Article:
Leveled Literacy welcomes one more support staff to monitor the 43 Leveled Literacy students.
Students are working at their instructional level based on reading running records. It is our goal that students will work together with parents on the skills that are targeted in need. Students keep a reading log and books go to and from school. The goal is by the end of 16 weeks, the school will be able to exit 12 of the students who are approaching proficiency levels.
The school has two instructional assistants that monitor second and third graders who are at the bottom 40% on MAP skills. This has proven to be a lifesaver, as the school cannot have parental help during the Covid Crisis.
Staff will participate in a Google Meets to discuss Winter MAP data and be given the opportunity to discuss literacy skills if wanted with the literacy specialist.
Lahontan Elementary School will continue to work toward the goals in the School Performance Plan as it begins the second semester.
The first goal is to provide a high-quality learning experience for all students in a safe, equitable, inclusive, respectful, positive, and culturally responsive environment.
From Feb. 2020 to Spring 2021 Lahontan Elementary will increase the school-wide PBIS (SWPBIS) Tiered Fidelity Inventory score from 40 percent to 70 percent to reach the Tier 2 level.
From the data in November TFI sweep, staff with strengthen the following PBIS standards: 1.4 Teaching Expectations: Expected academic and social behaviors are taught directly to all students in classrooms and across other campus setting/locations.
Lahontan staff will be working toward this standard by teaching the “School Expectation Wolf Pup Motto.” A written process is used for orienting all faculty/staff on 4 core Tier 1 SWPBIS practices teaching school-wide expectations, acknowledging appropriate behavior, correcting errors, and requesting assistance.
Professional Learning through online meetings to support staff in the implementation of PBIS 1.10 Faculty Involvement: Faculty are shown school-wide data regularly and provide input on universal foundations (e.g. expectations, acknowledgements, definitions, consequences) at least every 12 months.
Each staff member completed a staff survey for input regarding PBIS in our school. This data
will be analyzed to determine the areas where professional learning is needed.
Stakeholders (students, families, and community members) provide input on universal foundations (e.g., expectations, consequences, acknowledgements) at least every 12 months.
Each teacher will send a survey to parents to complete in January.
In February, a second sweep will be completed, and the new data will be used to determine the next areas that Lahontan staff will focus on to continue implementation of PBIS to ensure we move to a Tier 2 for the 2021-2022 school year.
The PBIS teams meets twice a month to support teacher needs and plan professional learning. Too Good for Drugs program will be completed by Kindergarten students.
The second goal is to improve student achievement in the areas of literacy and math as related to the Nevada State Literacy Plan, Read by Grade Three, and the rigor of the Nevada Academic Content Standards.
LES will increase the number of Kindergarten students that are proficient on the NWEA MAP assessment for Math from 61 percent in Fall 2020 to 71 percent in Spring 2021.LES will increase the number of Kindergarten students that are proficient on the NWEA MAP assessment for ELA from 38 percent in Fall 2020 to 50 percent in Spring 2021.
LES will increase the number of first grade students that are proficient on the NWEA MAP assessment for math from 39 percent in Fall 2020 to 50 percent in Spring 2021.
LES will increase the number of first grade students that are proficient on the NWEA MAP assessment for ELA from 32 percent in Fall 2020 to 50 percent in Spring 2021. Fifty percent of students in each grade level will score a 3 or higher on all measured learning targets.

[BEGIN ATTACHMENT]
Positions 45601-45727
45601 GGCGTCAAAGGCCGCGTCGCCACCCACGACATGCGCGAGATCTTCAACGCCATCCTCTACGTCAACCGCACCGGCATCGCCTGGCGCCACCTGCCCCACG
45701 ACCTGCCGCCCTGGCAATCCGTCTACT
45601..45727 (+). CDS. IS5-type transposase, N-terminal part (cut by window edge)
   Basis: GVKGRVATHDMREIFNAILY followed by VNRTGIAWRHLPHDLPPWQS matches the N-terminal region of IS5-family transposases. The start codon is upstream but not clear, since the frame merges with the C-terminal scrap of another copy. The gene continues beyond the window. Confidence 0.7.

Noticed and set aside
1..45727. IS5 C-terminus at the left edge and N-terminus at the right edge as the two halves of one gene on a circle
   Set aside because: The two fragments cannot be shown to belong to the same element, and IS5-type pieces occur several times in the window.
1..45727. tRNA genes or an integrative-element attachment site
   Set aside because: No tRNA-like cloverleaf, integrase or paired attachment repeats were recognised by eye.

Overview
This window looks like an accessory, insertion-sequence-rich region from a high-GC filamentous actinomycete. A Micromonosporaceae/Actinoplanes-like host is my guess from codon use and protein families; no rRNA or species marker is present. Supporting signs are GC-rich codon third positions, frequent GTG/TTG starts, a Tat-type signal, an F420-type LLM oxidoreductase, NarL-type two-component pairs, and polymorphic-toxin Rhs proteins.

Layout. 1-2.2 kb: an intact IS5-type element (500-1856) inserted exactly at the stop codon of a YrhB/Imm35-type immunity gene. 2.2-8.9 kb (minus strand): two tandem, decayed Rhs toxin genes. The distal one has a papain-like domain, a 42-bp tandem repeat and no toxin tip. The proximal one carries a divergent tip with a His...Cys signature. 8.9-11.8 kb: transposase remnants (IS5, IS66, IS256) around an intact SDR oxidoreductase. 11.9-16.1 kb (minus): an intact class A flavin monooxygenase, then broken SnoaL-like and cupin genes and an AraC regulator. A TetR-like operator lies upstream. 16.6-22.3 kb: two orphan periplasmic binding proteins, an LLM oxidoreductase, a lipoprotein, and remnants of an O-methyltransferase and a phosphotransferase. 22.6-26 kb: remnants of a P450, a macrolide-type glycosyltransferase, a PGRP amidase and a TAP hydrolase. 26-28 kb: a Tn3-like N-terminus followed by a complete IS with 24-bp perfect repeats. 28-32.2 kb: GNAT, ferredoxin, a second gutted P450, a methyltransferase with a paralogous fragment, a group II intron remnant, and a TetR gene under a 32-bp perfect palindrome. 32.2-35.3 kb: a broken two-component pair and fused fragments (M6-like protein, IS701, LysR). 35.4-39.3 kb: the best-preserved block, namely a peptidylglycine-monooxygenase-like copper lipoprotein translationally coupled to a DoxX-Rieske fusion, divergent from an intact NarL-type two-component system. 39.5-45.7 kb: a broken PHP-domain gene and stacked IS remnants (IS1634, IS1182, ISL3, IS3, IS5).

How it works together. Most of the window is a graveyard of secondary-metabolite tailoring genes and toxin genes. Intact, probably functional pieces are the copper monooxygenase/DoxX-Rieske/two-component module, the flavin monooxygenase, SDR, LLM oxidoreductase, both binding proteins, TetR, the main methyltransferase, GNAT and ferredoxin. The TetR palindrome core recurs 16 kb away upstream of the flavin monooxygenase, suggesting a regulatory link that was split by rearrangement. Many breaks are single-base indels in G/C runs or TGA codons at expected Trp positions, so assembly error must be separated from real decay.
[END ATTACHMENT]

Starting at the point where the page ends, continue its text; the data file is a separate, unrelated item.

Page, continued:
Next steps include that the Lahontan staff continues to work in PLCs to review and revise the Learner-Centered Framework and analyze data from common unit assessments, MAP, Star Early Literacy, and formative data to guide instruction for students.
Lahontan’s Literacy Committee met on Jan. 14 to plan for the second Virtual Literacy Event. The event will provide parents with activities to support literacy at home.
The Literacy Specialist, Special Education and EL teachers will continue to provide instruction to students need extra support in reading. MAP reading scores determine what students will participate in the Leveled Literacy Instruction (LLI).
During the Jan. 25 Lahontan’s Advisory Team meeting, the team looked at the data from the different assessments to see the areas of strength and areas of concern. The information will be presented to all staff and discussions will take place during a staff meeting.
Northside Early Learning Center
Northside Early Learning Center continues to operate on the same schedule as first semester. The school continues to implement cleaning protocols and do everything to limit exposure and spread of COVID-19. Staff are prepared, if conditions warrant, to switch in and out of remote learning in a classroom or classrooms.
The school is working with the ECERS coach on developing an improvement plan for our school that will focus on the components in the Nevada State Stars Quality Rating and Improvement System (QRIS). For information, visit http://www.nvsilverstatestars.org/.
Due to the restrictions of the pandemic, NELC will not be rated this year, but the expectation is that the school will be rated next year.
NELC was notified in December that funding for the 2021-022 school year, if approved by the legislature, will be on a competitive basis with an expected application release date in March. It should be noted that at this time the school does not know what will be proposed in the governor’s budget or what funds the legislature will approve. The board will be updated on this process as it moves along.
The school wants to take the time to thank the wonderful staff, students and parents at NELC. Through everyone’s commitment and working together, great things are happening. LauraLee Christensen was welcomed to the staff and the school is excited to have her.